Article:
I am setting up a new Macbook Pro.
As my “old” one was acting a bit flaky, I did this one as a clean install rather than use Migration Assistant, and have been adding applications as I need them and find I have not installed them.
Most of my email is in IMAP accounts and so has downloaded automatically once I set the account up in Apple’s Mail.app. However, I also had some old emails stored in the “On My Mac” mailbox rather than in icloud or exchange.
These are mostly completed projects which I am unlikely to have to access, but need to retain just in case, for record keeping purposes.
I am wondering how I can find and transfer the “On My Mac” mailboxes over - either to my new computer or, perhaps even better, to my Synology NAS?
Both computers are on MacOS Mojave.
Thanks in advance for any suggestions!
All email should be in the
Folder (x being the version of mail you are on)
I always just copy that folder to the new machine if they are on the same os.
Instant email config
Why not copy the “On My Mac” mail items (or whole folder) over to an IMAP account, then on the new machine either keep them there, or copy (then delete) the mail items from the IMAP account to the “on My Mac” on the new machine.
As for copying to a file server (NAS), there are lots of utilities out there to assist with that. I used to routinely use the capability in DEVONthink to do that sort of archiving, but in recent years I haven’t bothered doing it and am keeping the mail in local or IMAP mail servers. Inertia, I guess.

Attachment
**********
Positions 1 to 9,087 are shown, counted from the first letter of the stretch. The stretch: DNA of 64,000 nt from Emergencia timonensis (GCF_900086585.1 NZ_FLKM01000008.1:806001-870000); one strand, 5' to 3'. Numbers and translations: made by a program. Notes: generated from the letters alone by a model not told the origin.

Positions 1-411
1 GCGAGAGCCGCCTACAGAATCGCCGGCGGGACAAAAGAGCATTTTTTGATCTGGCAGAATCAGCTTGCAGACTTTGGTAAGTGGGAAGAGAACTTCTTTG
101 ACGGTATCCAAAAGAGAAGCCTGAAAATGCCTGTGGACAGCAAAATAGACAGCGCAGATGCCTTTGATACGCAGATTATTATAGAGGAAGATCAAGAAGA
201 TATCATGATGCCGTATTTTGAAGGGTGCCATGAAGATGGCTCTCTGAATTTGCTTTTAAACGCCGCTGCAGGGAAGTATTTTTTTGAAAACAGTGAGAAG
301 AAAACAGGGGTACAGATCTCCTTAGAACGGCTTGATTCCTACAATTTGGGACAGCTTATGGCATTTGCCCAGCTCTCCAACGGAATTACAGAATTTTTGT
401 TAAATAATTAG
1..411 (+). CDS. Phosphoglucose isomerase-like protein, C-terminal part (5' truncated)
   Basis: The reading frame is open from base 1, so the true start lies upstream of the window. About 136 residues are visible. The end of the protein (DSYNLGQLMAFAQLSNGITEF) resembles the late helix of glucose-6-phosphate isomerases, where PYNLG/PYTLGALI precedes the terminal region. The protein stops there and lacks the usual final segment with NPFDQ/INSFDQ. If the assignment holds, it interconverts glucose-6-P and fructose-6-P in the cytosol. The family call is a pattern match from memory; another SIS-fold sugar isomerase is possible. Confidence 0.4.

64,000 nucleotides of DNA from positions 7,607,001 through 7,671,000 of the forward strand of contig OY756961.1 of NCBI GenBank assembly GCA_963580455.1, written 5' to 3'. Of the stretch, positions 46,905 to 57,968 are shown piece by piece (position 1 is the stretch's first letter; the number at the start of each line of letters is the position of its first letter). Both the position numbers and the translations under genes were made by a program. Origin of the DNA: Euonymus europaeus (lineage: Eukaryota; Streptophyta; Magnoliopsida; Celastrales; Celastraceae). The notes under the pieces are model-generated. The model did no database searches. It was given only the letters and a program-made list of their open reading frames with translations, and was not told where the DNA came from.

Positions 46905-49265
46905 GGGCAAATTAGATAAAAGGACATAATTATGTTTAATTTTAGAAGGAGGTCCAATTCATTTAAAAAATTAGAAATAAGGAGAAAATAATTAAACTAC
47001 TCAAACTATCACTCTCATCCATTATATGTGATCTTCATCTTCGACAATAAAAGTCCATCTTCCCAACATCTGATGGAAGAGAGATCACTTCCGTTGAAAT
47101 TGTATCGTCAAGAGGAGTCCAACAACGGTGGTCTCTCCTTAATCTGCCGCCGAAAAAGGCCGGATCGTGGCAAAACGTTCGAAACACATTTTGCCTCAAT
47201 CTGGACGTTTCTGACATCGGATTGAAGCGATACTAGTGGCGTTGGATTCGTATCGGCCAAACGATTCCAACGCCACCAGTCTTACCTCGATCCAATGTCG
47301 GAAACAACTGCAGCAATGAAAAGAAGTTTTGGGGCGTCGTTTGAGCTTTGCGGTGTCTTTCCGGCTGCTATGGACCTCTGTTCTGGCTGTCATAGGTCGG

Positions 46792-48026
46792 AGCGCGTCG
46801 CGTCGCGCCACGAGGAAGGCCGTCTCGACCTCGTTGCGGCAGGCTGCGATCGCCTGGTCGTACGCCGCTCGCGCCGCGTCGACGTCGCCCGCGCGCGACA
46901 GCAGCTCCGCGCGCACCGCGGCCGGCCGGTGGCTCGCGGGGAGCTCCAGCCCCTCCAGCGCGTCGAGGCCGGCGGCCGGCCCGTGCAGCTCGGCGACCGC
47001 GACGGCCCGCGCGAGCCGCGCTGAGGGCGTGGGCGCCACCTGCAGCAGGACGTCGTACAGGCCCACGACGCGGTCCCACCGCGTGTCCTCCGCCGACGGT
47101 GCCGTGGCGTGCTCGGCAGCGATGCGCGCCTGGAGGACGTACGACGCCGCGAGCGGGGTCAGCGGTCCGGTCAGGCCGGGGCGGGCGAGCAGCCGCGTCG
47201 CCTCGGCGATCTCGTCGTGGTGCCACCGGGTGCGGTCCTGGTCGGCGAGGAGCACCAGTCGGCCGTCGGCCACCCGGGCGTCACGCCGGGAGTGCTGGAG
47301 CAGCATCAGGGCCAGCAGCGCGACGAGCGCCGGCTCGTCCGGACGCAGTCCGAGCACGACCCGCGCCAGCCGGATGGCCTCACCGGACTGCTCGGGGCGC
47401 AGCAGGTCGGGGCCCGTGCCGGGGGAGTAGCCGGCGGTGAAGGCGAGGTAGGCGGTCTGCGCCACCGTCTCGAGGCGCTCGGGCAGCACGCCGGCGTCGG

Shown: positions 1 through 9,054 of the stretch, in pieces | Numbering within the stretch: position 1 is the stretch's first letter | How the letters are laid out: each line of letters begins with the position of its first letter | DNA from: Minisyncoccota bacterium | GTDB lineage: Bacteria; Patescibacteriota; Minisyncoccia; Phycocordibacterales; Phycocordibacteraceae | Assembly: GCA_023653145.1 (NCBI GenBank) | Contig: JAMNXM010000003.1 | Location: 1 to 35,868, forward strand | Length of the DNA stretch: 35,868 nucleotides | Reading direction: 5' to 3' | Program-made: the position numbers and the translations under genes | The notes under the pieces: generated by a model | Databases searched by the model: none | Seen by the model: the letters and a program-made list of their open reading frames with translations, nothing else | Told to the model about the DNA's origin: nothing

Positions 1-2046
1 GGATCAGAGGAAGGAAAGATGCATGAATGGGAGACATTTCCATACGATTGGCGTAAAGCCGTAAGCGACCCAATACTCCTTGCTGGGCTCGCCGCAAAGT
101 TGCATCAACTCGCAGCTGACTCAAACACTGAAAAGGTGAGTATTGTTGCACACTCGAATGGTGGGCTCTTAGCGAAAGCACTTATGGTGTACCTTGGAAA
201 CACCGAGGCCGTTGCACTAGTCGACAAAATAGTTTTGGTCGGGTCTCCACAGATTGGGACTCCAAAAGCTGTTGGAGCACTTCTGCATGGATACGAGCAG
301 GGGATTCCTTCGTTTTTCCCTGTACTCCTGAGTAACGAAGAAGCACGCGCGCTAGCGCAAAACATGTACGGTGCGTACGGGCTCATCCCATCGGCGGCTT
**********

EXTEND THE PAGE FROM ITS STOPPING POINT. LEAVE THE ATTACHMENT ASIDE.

Yes. For Mojave, it V6.
However, there are a number of “folders” with alphanumeric codes in there which each have numerous mailboxes in them - none helpfully labelled “On my Mac” and many having names which line up with the IMAP accounts already transferred / downloaded.
Might try Eagle Filer for that then.
Mostly just thinking good to get them off my MBP’s SSD which is only 500GB and showing some 350GB as used.
If you want to archive these just for possible future reference why not create a PDF of them? As PDF docs they’ll be easily searchable. If you have a ton you can select specific date ranges and break them up that way.
Highlight the desired email and then under File select Export as PDF…
@FrankT. Well remembered!
A couple of other options:
1 You can export the folders to mbox files then re-import them. As I recall, you have to do this to each folder individually. You cannot export nested folders all at once.
- Or you can select the contents of an email folder then drag a copy of the messages from mail to a normal finder folder on your Mac or to remote (NAS) folder. The messages are searchable by spotlight and will be opened by mail.app when double clicked and handled normally if you want to reply, forward, etc.
Thanks. Option 2 might be what I am looking for. I shall have to wait, however, until the weekend now to give it a try.
Like FrankT I would suggest converting them to PDF. Mail systems make very poor filing systems. I have seen too many people lose their emails when the mail database gets damaged.
EagleFiler is a solid option for archiving, and it works with standard mbox format, or as individual messages (which takes up more space, and slows down the system with large archives).
"EagleFiler prefers to store messages in mailbox (“mbox”) files. A mailbox is a single file that contains lots of e-mail messages. This is both for efficiency (one file rather than thousands for a mailbox containing thousands of messages) and for compatibility with other software that can read the standard mbox format. When you capture multiple e-mails at once, EagleFiler stores them in a mailbox file automatically. You cannot drag message in mailbox files around to different mailboxes, though you can drag them to tags and organize them that way.
EagleFiler can also store messages as individual .eml message files, one per message. This is less efficient (for EagleFiler, Spotlight, Time Machine, etc.) but is more flexible because you can drag and drop the messages to different folders to rearrange them. Message files can also be mixed in the same folder with other files of different types, e.g. PDF or Word documents that are related to those messages. You can double-click a message file to open it in Apple Mail."